The incomparable Tesla Model S has won just about every car award there is to win, including Motor Trend Car of the Year and Automobile Automobile of the Year. And last year it tied for the highest rating Consumer Reports has ever given, a 99 out of 100.
But as I noted at the time, the Consumer Reports honor came with a caveat: It was based only on the magazine's own tests, and did not include any information about the car's reliability, because it hadn't been on the market long enough to come to any conclusions. For that reason, the magazine held off on bestowing the famous red check mark that denotes a "recommended" product.
Well, today Consumer Reports came out with its annual "best cars" issue, and guess what it named as its top overall pick. The magazine doesn't name a top choice every year: The Model S was the first car to receive the honor since the Lexus LS 460L in 2010. And, yes, it's finally officially "recommended" by the leading arbiter of automotive reliability. Here's what the magazine said about its choice:
Sure, you can talk about this electric luxury car’s blistering acceleration, razor-sharp handling, compliant ride, and versatile cabin, which can fit a small third-row seat. But that just scratches the surface of this technological tour de force. The Tesla is brimming with innovation. Its massive, easy-to-use 17-inch touch screen controls most functions. And with its totally keyless operation, full Internet access, and ultra-quiet, zero-emission driving experience, the Tesla is a glimpse into a future where cars and computers coexist in seamless harmony. Its 225-mile driving range and 5-hour charges, using Tesla’s special connector, also make it the easiest, most practical, albeit pricey, electric car to live with.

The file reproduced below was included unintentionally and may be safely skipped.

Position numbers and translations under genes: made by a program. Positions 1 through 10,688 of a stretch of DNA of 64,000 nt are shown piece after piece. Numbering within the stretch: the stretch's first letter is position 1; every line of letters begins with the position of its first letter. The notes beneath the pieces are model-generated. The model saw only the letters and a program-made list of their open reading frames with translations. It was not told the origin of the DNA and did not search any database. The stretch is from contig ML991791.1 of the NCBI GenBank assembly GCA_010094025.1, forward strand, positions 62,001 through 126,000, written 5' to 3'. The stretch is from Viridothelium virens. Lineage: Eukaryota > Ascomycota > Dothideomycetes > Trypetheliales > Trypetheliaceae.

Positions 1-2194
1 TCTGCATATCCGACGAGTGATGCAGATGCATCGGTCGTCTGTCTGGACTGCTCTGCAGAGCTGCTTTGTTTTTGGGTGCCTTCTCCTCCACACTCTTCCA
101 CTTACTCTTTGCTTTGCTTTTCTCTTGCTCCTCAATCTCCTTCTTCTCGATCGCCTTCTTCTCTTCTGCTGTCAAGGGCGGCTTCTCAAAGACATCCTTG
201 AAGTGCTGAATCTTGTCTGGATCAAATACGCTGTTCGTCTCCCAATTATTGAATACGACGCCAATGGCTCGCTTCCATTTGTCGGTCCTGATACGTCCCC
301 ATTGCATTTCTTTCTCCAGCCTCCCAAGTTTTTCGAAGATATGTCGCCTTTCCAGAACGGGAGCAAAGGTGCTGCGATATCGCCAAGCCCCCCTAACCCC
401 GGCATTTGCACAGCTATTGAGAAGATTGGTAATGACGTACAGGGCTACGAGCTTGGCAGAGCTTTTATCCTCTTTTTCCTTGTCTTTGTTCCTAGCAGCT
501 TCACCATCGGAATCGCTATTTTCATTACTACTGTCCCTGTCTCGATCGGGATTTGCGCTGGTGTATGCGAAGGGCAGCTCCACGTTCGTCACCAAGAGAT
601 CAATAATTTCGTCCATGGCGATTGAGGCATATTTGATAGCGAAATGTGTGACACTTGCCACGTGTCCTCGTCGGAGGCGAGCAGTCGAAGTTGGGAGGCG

That said, it didn't get perfect marks for reliability. Instead it was rated "average," which was just enough for the magazine to recommend it. You might think it was docked points for a string of highly publicized battery fires, but that's not the case, Consumer Reports editor Mike Quincy told me. Every auto brand has recalls, he said, and a few isolated battery fires are unlikely to show up in a broad survey of Tesla drivers. Rather, the car was docked some points for squeaks and rattles, some bugs in its climate-control system, and a few hardware and body issues. On the whole, though, the Model S appears to be holding up pretty well over time—it's not a car that people find themselves taking to the shop on a regular basis.
An average rating is obviously not ideal for a car that costs upwards of $80,000. On the other hand, it's not bad at all for the first major effort from a brand-new car company using brand-new technology. And it's a good sign for the quality of Tesla's workmanship as it embarks on its next big challenges: building an electric SUV scheduled for release in 2015, and a more affordable model a couple years after that.
Previously in Slate:
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